Touch from Eyes
The vessel. Process. Tactility. Presence.
My work began by having no purpose, by letting go, by allowing the work to exist as its own entity. For three years I stayed away from hand building until my frustration with other methods of making peaked and I wished to try something new. My first big hand built ceramic pot captured my heart and my intrigue; she had such a commanding presence over our class’ shared space. From then on I’ve devoted my time to creating more large-scale ceramic hand built sculptures, each created within the same process of pressing hand squished patties of clay together to form swelling, contracting, breathing figures of the earth. They reference an emotion deep within myself that I find easiest to express through the creation of these forms. Their tactile qualities speak both to the eyes and my hands — I reach for there to be a want for touch from the viewer who is only allowed to look.
Typically when trying to drum up some new idea or inspiration I’ll be doing something mundane when it’s as if I’ve just been cracked over the head! More than a light bulb going off, someone has smashed it over my head, the idea hits me so hard. This body of work was born from process. As someone who struggles with compulsions, the tedium of scooping a lump of clay, squishing it between my fingers until it is flat, and then pinching and smoothing it out onto a larger form quells my body and mind while creating a piece that my fingers have touched and influenced every single square centimeter of. In this way, I am making some decisions about the form as I decide how and where to attach each patty of clay, but I’m allowing the clay to make just as many of these decisions itself. Every work is a collaboration between myself and the clay, and in this way the clay garners its own authority and presence as it grows into a fully formed figure. The realization that my work is about process just as much as it is about a feeling really hit me one afternoon and I realized this was the work I enjoy creating most as an artist. The work references my own emotions, presence, and touch. I’m inspired by processes that revolve around a beginning without meaning and an ending where it has created its own purpose. Likewise, the forms and inspirational significance behind Chinese scholar rocks speak to my work a great deal. These works exist as my clearest form of self expression. I see myself in them.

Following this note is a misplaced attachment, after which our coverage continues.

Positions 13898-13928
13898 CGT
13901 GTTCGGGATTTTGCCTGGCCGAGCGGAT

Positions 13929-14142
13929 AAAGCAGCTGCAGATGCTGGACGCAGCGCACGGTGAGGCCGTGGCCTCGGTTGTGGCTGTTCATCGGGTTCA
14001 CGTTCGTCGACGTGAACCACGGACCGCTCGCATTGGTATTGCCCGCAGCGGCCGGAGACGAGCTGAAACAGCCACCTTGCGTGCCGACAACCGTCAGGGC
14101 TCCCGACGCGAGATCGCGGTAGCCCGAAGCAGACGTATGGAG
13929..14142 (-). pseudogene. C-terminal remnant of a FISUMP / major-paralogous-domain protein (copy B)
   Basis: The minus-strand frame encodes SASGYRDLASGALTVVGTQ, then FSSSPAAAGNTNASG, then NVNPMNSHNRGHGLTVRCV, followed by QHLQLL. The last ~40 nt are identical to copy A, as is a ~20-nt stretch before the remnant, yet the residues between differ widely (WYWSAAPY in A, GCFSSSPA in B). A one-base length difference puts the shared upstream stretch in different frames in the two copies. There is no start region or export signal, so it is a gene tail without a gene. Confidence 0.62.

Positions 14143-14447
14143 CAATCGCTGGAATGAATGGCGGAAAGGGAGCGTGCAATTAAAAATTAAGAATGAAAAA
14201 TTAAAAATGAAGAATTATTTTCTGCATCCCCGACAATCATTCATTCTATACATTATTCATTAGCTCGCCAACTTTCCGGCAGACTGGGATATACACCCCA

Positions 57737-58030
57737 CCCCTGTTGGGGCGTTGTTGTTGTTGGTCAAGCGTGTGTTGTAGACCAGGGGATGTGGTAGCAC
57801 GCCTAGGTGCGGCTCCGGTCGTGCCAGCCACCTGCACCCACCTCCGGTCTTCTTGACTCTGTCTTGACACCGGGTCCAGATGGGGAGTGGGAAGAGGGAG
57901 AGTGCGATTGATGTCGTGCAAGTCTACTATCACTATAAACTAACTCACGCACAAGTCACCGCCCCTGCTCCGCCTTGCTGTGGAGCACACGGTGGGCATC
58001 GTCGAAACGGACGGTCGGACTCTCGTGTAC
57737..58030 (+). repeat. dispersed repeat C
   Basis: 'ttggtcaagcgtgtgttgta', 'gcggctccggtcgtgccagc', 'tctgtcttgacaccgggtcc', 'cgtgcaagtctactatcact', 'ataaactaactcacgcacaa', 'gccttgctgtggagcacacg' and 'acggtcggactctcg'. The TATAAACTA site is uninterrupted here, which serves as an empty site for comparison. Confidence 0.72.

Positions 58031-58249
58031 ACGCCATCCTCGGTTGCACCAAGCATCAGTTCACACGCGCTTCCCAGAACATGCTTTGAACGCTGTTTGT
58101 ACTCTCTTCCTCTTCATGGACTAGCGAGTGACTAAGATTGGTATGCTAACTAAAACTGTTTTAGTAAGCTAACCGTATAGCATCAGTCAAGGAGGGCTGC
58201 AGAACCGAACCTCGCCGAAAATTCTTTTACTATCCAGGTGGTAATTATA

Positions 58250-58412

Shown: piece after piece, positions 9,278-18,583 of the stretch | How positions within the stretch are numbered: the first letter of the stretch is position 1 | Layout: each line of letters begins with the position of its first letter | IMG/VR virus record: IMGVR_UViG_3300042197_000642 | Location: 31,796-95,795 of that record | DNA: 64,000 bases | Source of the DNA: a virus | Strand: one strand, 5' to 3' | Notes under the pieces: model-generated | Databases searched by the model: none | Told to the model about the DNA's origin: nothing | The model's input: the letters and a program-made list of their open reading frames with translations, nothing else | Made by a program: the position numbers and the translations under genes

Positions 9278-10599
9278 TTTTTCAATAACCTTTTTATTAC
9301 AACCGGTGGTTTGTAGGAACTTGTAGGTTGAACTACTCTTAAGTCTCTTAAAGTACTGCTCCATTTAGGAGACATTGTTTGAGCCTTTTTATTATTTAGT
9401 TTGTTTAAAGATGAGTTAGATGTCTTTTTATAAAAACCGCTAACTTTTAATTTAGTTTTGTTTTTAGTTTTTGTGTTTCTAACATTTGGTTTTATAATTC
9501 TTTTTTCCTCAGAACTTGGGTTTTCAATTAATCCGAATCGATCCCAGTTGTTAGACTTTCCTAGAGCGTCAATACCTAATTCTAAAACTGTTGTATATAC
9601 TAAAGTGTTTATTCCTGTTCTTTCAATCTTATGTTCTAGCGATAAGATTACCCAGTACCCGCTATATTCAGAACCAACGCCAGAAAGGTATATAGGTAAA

I invite the audience to contemplate these forms for themselves. What is it? How does it make you feel? What does it make you want to do? I know what they are to me, but they can be anything to you.
They do have names though.